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Machine learning (ML) is a branch of artificial intelligence (AI) that performs a classification, prediction and/or optimisation task. Similar to brain neurons, neural networks output a label after multiple information layers connection, resembling human thinking.1
AI is already influencing care in many areas, such as radiology, pathology, dermatology and ophthalmology. In ophthalmology, a variety of multimodal imaging examinations are fundamental in the screening, diagnosis and monitoring of diseases and provide data input for AI development.2 Some applications, such as the IDx Technologies (Coralville, USA) which was approved by the Food and Drug Administration 3 years ago, are already used in clinical practice as a screening tool.2 3 Surprisingly, algorithms can even predict gender, age and cardiovascular risk through retinal images.2 4 5 AI may reduce subjectivity and interobserver disagreement in clinical practice.1
Especially in low-income (LIC) and low-to-medium-income countries (LMIC), preventable blindness causes such as diabetic retinopathy (DR) and age-related macular degeneration could be prevented with screening programmes, home monitoring systems or telemedicine. AI-based screening could systematise screening and improve eye care in remote areas.6
ML requires high-quality, well-labelled, representative and large datasets, but at present, ophthalmological ML-ready datasets are only available in a few countries. One hundred seventy-two countries do not have representation in training and validation cohorts.7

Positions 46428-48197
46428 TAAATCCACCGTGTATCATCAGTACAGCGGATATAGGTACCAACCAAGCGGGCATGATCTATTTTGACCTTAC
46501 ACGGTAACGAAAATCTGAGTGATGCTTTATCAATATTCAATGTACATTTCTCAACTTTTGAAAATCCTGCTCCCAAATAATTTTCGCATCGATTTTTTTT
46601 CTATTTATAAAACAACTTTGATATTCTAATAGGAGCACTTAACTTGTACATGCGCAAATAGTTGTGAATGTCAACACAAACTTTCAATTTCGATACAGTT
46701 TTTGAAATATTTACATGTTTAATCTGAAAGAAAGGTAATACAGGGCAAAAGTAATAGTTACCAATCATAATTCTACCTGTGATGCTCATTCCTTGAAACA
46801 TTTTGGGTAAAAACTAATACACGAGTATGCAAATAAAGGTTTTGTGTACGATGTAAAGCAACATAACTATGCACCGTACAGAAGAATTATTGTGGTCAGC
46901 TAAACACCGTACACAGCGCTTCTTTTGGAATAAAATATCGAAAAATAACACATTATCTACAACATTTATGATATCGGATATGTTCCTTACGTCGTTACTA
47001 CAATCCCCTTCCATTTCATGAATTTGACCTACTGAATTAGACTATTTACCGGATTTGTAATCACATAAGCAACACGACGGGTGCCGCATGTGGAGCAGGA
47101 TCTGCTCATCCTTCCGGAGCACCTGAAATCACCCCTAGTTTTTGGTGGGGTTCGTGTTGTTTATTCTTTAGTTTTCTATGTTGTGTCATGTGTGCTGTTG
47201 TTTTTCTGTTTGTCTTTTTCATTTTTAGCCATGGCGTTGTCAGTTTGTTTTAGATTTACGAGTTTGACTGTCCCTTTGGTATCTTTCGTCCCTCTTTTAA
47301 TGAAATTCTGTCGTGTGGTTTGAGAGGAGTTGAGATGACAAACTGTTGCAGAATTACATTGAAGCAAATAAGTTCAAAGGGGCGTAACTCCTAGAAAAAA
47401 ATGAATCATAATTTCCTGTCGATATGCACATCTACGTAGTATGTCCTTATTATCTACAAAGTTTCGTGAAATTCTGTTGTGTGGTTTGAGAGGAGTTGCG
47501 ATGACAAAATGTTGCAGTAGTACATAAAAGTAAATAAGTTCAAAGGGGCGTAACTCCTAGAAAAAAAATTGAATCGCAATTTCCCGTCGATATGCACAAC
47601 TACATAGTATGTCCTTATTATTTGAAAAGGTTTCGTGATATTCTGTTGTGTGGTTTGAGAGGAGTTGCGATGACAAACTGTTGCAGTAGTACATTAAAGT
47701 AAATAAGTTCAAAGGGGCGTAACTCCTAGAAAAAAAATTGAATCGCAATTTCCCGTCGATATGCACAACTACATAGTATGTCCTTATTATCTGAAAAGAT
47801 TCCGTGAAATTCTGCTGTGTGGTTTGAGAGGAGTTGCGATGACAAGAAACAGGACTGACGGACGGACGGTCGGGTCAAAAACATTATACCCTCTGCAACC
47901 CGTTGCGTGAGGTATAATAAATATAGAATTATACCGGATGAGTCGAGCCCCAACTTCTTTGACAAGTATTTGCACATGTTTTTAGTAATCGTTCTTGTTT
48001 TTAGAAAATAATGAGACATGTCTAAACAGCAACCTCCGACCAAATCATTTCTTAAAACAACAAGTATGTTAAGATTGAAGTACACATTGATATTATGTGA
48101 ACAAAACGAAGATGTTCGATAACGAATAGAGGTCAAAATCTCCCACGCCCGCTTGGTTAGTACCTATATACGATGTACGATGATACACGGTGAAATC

Although data from all world countries are a distant goal, equivalent representation of all continents, ethnicities and the maximum number of countries is desired to reduce ML bias. Demographic information and other social determinants of health are typically not contained in these datasets, making it challenging to interrogate algorithms for bias.7 8 High-quality data are also fundamental for environmental-specific algorithm validation, which is essential before AI implementation.
Available automated DR algorithm performance varies considerably in performance in the real world due to limited training data, including heterogeneity in disease presentations and suboptimal image quality.9 In addition, diverse sociodemographic and ethnic representation are necessary if generalisability is a goal.8
In LICs and LMICs, there is a growing gap between the ophthalmologist workforce and the population size. Two-thirds of ophthalmologists live in only 17 countries and in those countries, most practice in the urban centres.10 AI applications can expand access to eye care and may reduce preventable blindness, which is currently 80% of cases.
In addition to diversifying datasets to build AI technology in healthcare, we must invest in building capacity for health informatics and data science across countries. International collaboration between research groups should be incentivised to narrow disparities in AI research in order to reduce world blindness.
Patient consent for publication
UNIFESP Ethics Institutional Review Board number: CAAE 33842220.7.0000.5505 / n:0698/2020.
Contributors All authors designed and cowrote the draft of the paper and critically reviewed and edited the final draft. LFN and AK took responsibility for article concept.
Competing interests None declared.
Provenance and peer review Not commissioned; externally peer reviewed.